Thursday, September 26, 2013
Kevin Bennardo (Louisiana State University, Baton Rouge - Paul M. Hebert Law Center) has posted Sweeping Up Guideline Floors: The Misguided Policy of Amendment 767 to the U.S. Sentencing Guidelines Manual (60 UCLA Law Review Discourse 60 (2013)) on SSRN. Here is the abstract:
Amendment 767 to the U.S. Sentencing Guidelines Manual, effective November 1, 2012, significantly modified the calculation of Guidelines ranges for federal defendants convicted of multiple counts where at least one of the counts is subject to a mandatory minimum sentence. The amendment, which altered section 5G1.2 of the Guidelines and its commentary, provides that the minimum statutory sentence for any count in a multicount conviction raises the floor of the Guidelines range for all counts.
The U.S. Sentencing Commission set forth two reasons for Amendment 767: to resolve a circuit split and to make it easier for district courts to calculate departures and variances by reducing the likelihood of arriving at multiple Guidelines ranges.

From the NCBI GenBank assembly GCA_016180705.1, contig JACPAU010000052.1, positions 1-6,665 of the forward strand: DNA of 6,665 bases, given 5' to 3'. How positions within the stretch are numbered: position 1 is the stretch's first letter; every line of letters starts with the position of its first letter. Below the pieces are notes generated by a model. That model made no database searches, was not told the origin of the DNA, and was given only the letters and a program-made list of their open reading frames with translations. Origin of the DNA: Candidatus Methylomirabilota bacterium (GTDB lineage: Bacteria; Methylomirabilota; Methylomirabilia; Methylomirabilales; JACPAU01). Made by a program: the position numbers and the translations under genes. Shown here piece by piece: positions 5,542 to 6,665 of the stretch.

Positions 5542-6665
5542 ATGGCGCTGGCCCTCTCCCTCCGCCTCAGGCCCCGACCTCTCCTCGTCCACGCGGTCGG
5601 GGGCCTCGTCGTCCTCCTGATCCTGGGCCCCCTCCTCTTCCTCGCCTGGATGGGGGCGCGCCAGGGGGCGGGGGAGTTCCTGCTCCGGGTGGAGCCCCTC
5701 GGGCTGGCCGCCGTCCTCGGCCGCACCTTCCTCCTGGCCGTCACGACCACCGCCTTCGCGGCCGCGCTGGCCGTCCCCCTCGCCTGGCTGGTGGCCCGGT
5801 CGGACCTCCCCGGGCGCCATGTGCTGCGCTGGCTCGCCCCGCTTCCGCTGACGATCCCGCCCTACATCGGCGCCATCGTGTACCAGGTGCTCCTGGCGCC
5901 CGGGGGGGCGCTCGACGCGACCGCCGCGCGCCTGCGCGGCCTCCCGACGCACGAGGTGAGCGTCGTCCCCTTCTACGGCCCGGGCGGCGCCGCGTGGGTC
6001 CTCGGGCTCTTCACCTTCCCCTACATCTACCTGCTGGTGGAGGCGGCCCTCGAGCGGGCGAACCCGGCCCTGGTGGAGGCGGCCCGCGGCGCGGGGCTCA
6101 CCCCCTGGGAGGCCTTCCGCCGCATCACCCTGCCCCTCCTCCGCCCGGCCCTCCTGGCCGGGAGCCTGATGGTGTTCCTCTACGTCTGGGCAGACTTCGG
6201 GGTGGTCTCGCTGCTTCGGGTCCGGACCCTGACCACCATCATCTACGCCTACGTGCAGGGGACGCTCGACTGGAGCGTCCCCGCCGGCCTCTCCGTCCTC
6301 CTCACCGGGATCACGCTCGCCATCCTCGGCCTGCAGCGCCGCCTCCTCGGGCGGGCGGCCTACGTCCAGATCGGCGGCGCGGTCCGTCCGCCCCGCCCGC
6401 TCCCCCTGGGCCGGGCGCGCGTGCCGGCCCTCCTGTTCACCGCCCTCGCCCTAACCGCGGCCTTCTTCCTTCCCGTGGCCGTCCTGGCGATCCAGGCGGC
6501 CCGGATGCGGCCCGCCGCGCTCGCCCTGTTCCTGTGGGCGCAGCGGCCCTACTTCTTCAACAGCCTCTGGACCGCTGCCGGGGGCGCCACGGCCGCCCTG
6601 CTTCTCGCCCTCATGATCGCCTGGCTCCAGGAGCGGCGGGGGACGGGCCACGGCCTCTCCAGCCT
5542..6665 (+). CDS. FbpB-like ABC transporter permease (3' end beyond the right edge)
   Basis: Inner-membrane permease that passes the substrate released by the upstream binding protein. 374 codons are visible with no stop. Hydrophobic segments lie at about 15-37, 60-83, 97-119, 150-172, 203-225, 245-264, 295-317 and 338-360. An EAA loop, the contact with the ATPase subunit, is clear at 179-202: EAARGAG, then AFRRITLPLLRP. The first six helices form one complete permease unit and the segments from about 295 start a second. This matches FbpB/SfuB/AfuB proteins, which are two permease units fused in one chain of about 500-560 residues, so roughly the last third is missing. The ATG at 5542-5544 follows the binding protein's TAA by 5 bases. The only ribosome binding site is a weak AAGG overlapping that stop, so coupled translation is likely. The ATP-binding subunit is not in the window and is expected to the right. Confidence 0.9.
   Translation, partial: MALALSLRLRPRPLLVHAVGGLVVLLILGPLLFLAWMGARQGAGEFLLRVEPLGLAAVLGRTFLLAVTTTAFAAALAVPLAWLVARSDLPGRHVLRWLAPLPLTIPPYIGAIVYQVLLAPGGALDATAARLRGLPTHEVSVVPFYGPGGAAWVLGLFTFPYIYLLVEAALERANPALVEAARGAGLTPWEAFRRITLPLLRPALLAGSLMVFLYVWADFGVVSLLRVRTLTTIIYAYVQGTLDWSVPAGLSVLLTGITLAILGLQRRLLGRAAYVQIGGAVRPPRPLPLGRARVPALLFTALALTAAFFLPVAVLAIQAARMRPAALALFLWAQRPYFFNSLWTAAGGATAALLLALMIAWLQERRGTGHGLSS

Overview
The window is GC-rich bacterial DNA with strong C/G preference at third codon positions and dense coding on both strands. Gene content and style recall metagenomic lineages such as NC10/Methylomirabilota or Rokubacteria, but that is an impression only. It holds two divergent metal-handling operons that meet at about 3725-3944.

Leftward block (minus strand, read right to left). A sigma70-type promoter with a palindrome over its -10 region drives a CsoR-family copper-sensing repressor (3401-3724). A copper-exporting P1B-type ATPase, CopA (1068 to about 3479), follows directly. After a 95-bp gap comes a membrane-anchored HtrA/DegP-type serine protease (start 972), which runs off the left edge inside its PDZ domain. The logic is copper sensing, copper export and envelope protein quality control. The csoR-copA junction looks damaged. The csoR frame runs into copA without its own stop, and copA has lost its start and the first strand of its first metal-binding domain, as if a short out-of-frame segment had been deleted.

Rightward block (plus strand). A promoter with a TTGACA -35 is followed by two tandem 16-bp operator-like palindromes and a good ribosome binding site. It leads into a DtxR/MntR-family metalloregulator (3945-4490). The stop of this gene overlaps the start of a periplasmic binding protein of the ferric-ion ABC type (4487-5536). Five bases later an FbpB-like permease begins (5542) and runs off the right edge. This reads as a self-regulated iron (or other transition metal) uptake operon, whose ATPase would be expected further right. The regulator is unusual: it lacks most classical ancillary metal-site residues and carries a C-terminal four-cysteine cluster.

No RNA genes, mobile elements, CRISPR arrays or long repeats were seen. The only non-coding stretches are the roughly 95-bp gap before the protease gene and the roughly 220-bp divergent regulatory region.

By linking the Guidelines range to a statutory minimum sentence applicable to a different count of conviction, Amendment 767 divorces the punishment determination from the underlying conviction. Such decoupling is counter to both the moral underpinnings of sentencing — an offender’s punishment should not exceed her just desserts — and the statutory directive that district courts should impose a sentence that is no greater than necessary to achieve the goals of sentencing and fix a just punishment. Furthermore, Amendment 767 places additional administrative burdens on the criminal justice system by increasing the need to resentence defendants upon the vacation of a single count of conviction and by incentivizing prisoners to challenge more sentences and convictions through habeas petitions. Therefore, the changes wrought by Amendment 767 are not good sentencing policy and district courts would be well advised to vary from Guidelines ranges calculated through amended section 5G1.2.